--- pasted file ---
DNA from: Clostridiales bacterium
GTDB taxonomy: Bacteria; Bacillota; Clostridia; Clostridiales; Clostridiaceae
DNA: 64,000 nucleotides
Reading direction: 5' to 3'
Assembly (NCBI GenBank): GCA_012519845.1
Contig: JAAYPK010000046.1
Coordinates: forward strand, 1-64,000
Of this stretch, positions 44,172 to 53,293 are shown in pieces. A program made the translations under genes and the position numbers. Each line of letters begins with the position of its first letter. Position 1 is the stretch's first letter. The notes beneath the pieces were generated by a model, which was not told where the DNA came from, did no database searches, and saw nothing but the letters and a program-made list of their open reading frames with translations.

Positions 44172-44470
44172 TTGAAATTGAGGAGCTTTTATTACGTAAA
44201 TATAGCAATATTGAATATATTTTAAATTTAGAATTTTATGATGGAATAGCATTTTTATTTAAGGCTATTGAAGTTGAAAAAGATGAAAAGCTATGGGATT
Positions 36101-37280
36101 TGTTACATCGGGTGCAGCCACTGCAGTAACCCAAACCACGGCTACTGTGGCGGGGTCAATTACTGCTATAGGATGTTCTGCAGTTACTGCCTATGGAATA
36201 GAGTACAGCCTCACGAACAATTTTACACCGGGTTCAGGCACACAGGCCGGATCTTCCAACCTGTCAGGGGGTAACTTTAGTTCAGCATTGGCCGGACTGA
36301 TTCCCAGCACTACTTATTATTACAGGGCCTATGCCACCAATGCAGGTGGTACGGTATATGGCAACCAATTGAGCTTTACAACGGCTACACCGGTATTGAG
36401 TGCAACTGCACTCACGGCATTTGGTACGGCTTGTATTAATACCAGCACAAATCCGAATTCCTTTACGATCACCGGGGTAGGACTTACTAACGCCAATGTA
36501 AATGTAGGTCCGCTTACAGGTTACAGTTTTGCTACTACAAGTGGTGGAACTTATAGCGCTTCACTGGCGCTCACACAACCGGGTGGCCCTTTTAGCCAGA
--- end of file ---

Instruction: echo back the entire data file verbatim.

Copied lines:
DNA from: Clostridiales bacterium
GTDB taxonomy: Bacteria; Bacillota; Clostridia; Clostridiales; Clostridiaceae
DNA: 64,000 nucleotides
Reading direction: 5' to 3'
Assembly (NCBI GenBank): GCA_012519845.1
Contig: JAAYPK010000046.1
Coordinates: forward strand, 1-64,000
Of this stretch, positions 44,172 to 53,293 are shown in pieces. A program made the translations under genes and the position numbers. Each line of letters begins with the position of its first letter. Position 1 is the stretch's first letter. The notes beneath the pieces were generated by a model, which was not told where the DNA came from, did no database searches, and saw nothing but the letters and a program-made list of their open reading frames with translations.

Positions 44172-44470
44172 TTGAAATTGAGGAGCTTTTATTACGTAAA
44201 TATAGCAATATTGAATATATTTTAAATTTAGAATTTTATGATGGAATAGCATTTTTATTTAAGGCTATTGAAGTTGAAAAAGATGAAAAGCTATGGGATT
Positions 36101-37280
36101 TGTTACATCGGGTGCAGCCACTGCAGTAACCCAAACCACGGCTACTGTGGCGGGGTCAATTACTGCTATAGGATGTTCTGCAGTTACTGCCTATGGAATA
36201 GAGTACAGCCTCACGAACAATTTTACACCGGGTTCAGGCACACAGGCCGGATCTTCCAACCTGTCAGGGGGTAACTTTAGTTCAGCATTGGCCGGACTGA
36301 TTCCCAGCACTACTTATTATTACAGGGCCTATGCCACCAATGCAGGTGGTACGGTATATGGCAACCAATTGAGCTTTACAACGGCTACACCGGTATTGAG
36401 TGCAACTGCACTCACGGCATTTGGTACGGCTTGTATTAATACCAGCACAAATCCGAATTCCTTTACGATCACCGGGGTAGGACTTACTAACGCCAATGTA
36501 AATGTAGGTCCGCTTACAGGTTACAGTTTTGCTACTACAAGTGGTGGAACTTATAGCGCTTCACTGGCGCTCACACAACCGGGTGGCCCTTTTAGCCAGA